You have up to 18 months from the first anniversary of your registration to claim your PTT refund and can do so by submitting the First Time Home Buyers’ Application for Refund form with any necessary documentation.
Restrictions To Be Aware Of
A crucial aspect of the First Time Home Buyers’ program to understand is that it primarily benefits those who purchase a home with a fair market value of up to $500,000.
If your property’s value doesn’t exceed this threshold, you’re entitled to the maximum exemption, which will bring down your PTT liability to $0.
What if your home’s value exceeds $500,000? In that case, the exemption is applied on a sliding scale, and it disappears entirely for every dollar of value above $525,000 (similar rules apply if your property occupies more than 0.5 hectares).
As a result, homebuyers who purchase lavish homes won’t derive any benefits from the program.
For example, suppose your home is worth $515,000.
In that case, you’ll receive a partial exemption of $3,320, which means your total PTT liability will be $4,980.
You can view a table of the reduced rates at various price levels here.
Under certain circumstances, only a portion of your home will be eligible for the First Time Home Buyers’ program.
Let’s say you purchase a property jointly with another individual who doesn’t qualify as a first-time homebuyer.
In this scenario, if both of you have a 50% interest in the home, only 50% of it would be eligible for the exemption.
As a result, the maximum tax savings the program would yield is $4,000 ($8,000 x 50%).
The sliding scale would apply accordingly on the eligible portion of the property.
Continuing with our example above, a home worth $515,000 would be eligible for a partial exemption of $1,660, resulting in tax payable of $6,640.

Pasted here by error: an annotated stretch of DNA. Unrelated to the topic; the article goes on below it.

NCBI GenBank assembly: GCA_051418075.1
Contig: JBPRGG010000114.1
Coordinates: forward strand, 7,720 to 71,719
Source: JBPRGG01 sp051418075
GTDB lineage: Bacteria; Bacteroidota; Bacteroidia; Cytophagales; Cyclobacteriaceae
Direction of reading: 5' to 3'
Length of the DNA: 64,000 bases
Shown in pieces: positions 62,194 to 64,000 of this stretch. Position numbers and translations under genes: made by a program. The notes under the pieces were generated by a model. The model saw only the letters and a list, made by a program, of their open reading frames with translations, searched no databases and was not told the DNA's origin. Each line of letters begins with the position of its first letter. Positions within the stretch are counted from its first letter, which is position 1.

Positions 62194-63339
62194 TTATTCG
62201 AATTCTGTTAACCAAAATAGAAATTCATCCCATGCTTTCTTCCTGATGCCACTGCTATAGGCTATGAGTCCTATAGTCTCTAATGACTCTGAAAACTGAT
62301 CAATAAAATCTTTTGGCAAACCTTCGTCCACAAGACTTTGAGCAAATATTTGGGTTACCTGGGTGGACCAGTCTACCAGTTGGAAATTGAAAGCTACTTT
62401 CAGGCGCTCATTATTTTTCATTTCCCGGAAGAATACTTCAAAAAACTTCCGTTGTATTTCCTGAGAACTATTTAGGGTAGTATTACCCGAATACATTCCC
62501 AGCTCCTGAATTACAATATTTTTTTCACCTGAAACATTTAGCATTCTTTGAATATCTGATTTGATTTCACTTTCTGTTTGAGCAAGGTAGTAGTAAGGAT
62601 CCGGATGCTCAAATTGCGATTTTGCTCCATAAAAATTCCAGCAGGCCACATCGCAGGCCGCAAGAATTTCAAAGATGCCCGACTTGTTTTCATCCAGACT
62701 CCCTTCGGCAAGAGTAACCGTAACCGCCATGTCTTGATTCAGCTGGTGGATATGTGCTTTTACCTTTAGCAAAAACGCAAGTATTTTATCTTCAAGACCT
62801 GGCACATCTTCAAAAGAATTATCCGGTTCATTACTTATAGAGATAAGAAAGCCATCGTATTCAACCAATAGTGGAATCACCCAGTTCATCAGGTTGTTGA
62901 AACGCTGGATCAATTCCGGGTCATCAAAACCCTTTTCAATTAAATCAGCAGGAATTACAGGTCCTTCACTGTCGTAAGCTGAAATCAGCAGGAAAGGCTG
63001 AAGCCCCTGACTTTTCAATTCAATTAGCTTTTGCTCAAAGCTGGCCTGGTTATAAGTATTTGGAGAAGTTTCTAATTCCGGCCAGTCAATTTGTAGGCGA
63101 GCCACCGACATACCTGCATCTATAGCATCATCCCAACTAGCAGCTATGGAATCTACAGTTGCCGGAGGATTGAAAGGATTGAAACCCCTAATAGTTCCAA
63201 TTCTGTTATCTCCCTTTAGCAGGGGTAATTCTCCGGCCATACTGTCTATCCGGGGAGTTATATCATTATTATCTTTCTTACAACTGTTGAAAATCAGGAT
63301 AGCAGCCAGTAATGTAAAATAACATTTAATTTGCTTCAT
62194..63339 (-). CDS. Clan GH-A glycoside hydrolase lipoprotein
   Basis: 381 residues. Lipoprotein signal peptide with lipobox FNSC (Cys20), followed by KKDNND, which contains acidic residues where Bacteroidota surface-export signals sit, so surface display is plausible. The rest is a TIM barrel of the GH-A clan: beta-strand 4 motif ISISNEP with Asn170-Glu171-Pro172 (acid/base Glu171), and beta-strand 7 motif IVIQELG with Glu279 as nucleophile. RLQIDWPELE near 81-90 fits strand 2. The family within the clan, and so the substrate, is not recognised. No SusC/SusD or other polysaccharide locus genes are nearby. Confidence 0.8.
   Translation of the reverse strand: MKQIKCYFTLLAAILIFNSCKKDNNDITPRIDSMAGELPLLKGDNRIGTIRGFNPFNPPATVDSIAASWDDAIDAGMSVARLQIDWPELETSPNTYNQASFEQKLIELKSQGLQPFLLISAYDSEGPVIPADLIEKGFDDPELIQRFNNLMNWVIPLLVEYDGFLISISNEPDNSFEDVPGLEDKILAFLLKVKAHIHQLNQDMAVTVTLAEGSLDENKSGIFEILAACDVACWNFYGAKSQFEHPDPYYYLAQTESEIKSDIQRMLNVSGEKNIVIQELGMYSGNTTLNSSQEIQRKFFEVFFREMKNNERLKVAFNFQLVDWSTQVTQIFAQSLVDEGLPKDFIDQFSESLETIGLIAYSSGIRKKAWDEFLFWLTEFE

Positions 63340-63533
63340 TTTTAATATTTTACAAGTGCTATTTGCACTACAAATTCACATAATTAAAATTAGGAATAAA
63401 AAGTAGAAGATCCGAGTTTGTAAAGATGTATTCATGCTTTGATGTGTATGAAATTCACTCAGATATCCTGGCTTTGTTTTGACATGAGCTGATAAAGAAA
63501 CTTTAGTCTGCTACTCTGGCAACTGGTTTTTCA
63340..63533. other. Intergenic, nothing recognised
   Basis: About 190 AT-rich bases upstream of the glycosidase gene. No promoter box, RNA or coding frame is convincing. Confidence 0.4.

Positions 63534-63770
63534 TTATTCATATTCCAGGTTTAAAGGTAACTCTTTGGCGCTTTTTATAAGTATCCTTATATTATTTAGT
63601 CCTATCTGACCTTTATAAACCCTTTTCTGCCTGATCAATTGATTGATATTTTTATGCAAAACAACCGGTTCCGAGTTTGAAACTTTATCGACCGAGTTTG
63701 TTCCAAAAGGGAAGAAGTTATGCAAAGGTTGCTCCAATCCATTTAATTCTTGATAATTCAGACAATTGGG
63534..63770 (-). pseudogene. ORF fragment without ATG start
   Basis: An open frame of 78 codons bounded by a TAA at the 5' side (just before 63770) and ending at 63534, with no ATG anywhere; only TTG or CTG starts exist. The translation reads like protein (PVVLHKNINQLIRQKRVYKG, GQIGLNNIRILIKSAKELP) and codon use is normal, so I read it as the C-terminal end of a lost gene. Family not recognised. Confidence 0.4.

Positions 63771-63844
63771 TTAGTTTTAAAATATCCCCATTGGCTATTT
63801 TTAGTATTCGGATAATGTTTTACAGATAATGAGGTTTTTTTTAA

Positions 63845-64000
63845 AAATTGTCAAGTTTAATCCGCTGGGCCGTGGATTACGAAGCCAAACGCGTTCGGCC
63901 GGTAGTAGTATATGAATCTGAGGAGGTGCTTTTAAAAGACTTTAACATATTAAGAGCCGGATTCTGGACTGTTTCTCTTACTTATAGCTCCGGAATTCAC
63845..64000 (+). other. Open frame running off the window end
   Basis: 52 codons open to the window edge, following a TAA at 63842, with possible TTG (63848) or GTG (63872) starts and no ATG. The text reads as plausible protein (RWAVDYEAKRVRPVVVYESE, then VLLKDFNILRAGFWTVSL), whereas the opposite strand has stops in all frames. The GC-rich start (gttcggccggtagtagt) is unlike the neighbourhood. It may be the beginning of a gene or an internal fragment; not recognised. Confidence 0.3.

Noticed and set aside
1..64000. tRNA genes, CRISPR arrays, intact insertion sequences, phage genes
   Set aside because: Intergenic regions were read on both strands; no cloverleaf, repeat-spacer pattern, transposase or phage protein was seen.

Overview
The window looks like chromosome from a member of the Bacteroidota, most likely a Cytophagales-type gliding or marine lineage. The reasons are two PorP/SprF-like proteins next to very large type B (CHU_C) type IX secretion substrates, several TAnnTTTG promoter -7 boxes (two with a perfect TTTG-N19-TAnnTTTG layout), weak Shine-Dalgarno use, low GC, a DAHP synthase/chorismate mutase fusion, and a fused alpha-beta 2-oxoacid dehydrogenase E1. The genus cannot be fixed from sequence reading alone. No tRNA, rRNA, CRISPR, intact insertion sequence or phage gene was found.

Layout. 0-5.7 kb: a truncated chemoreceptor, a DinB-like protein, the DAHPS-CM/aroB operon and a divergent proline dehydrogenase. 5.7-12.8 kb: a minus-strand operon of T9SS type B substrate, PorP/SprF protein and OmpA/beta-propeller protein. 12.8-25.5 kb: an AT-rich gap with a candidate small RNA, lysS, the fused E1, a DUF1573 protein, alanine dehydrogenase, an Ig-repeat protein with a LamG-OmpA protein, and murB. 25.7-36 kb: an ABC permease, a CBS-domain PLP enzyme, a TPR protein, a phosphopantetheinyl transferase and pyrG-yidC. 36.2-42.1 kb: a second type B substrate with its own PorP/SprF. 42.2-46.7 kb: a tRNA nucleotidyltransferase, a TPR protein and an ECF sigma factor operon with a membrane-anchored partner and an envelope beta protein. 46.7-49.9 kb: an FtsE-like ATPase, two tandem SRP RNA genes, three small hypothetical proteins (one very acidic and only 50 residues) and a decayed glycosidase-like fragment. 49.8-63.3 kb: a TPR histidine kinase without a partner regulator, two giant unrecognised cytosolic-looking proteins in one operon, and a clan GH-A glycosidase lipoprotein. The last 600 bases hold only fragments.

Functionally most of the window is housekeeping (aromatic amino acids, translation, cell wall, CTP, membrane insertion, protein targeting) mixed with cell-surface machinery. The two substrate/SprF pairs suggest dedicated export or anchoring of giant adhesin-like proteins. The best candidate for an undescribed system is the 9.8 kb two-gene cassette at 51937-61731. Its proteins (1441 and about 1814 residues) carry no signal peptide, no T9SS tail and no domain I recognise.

You can view a table of the reduced rates where only 50% of the home is eligible for the tax exemption here.
Frequently Asked Questions
- Who qualifies as first-time home buyer in BC?
To be considered a first-time homebuyer in BC, an individual must first be a Canadian citizen (or permanent resident.) They must have also lived in the province at least one year before purchasing a property or filed a minimum of 2 tax returns as a BC resident during the six years before registering their property.
In addition to the residency requirements, those eligible as first-time homebuyers must have not previously owned a property as their principal residence anywhere in the world. They must also show that they’ve never received a PTT exemption or refund.
- Do first time home buyers pay GST in BC?
Yes, first-time homebuyers pay GST on property purchases in BC. Generally, GST is charged only on purchasing a new home in BC – previously used homes are exempt. In exceptional cases, GST applies to used homes that have undergone extensive renovation.
Homebuyers can recoup some of the GST paid on a home purchase by applying for the GST/HST New Housing Rebate (though only homes valued at $450,000 or lower qualify). The rebate is calculated as 36% of the GST paid and capped at $6,300.